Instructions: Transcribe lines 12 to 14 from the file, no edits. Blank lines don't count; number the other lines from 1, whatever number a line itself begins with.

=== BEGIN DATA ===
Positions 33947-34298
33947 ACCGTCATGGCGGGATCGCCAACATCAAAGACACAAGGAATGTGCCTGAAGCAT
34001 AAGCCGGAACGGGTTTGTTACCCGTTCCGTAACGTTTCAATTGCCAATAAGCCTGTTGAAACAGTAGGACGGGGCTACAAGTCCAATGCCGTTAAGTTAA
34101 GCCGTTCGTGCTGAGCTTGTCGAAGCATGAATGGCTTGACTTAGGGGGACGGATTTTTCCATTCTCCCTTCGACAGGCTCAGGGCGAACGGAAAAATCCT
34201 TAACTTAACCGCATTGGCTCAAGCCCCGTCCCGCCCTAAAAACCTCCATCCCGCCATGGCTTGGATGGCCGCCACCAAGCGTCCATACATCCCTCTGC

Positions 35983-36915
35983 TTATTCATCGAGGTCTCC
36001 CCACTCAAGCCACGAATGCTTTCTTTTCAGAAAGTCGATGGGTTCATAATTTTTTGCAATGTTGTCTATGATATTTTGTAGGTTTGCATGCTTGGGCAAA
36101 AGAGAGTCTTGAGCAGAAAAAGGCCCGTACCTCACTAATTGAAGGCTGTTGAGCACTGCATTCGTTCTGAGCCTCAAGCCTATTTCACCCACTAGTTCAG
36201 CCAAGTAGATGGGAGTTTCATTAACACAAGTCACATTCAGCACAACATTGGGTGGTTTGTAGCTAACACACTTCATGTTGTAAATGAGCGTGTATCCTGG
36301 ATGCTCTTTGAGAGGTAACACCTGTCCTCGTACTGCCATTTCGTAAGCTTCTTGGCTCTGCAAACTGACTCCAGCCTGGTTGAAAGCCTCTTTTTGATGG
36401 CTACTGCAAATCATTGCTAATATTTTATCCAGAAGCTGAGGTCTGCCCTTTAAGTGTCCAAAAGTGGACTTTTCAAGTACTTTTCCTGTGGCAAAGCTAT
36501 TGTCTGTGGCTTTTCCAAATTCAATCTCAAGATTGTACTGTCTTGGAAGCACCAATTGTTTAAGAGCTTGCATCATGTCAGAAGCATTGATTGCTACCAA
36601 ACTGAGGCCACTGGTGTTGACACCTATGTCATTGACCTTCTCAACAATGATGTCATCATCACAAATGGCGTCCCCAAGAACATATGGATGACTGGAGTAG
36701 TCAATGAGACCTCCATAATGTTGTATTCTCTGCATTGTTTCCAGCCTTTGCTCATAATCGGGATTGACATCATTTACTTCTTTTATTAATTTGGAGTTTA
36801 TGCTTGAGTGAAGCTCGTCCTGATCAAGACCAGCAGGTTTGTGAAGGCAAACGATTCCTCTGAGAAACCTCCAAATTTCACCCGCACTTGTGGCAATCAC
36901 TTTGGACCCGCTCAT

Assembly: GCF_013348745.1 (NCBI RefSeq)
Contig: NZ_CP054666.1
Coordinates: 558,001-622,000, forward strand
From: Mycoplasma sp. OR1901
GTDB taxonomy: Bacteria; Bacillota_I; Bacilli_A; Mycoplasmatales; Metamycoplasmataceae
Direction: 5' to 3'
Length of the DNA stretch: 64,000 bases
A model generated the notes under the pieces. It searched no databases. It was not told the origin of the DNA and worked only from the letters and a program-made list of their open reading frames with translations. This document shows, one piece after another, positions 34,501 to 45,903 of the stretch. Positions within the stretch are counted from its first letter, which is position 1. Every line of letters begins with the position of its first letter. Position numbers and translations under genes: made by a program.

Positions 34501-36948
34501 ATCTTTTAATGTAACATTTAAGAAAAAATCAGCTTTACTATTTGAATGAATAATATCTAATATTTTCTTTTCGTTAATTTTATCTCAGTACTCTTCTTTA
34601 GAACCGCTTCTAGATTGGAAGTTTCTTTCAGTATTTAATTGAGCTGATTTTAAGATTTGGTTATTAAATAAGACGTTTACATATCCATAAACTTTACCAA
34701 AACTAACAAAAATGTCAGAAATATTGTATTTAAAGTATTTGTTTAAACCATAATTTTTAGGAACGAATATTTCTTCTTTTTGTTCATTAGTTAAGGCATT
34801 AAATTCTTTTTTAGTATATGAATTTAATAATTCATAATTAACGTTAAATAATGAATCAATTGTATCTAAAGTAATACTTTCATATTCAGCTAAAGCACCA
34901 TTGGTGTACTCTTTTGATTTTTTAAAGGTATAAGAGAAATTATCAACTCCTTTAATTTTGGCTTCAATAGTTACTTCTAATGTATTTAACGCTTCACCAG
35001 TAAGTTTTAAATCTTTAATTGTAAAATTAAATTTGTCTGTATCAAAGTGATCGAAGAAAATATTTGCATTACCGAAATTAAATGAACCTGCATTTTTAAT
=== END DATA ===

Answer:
36401 CTACTGCAAATCATTGCTAATATTTTATCCAGAAGCTGAGGTCTGCCCTTTAAGTGTCCAAAAGTGGACTTTTCAAGTACTTTTCCTGTGGCAAAGCTAT
36501 TGTCTGTGGCTTTTCCAAATTCAATCTCAAGATTGTACTGTCTTGGAAGCACCAATTGTTTAAGAGCTTGCATCATGTCAGAAGCATTGATTGCTACCAA
36601 ACTGAGGCCACTGGTGTTGACACCTATGTCATTGACCTTCTCAACAATGATGTCATCATCACAAATGGCGTCCCCAAGAACATATGGATGACTGGAGTAG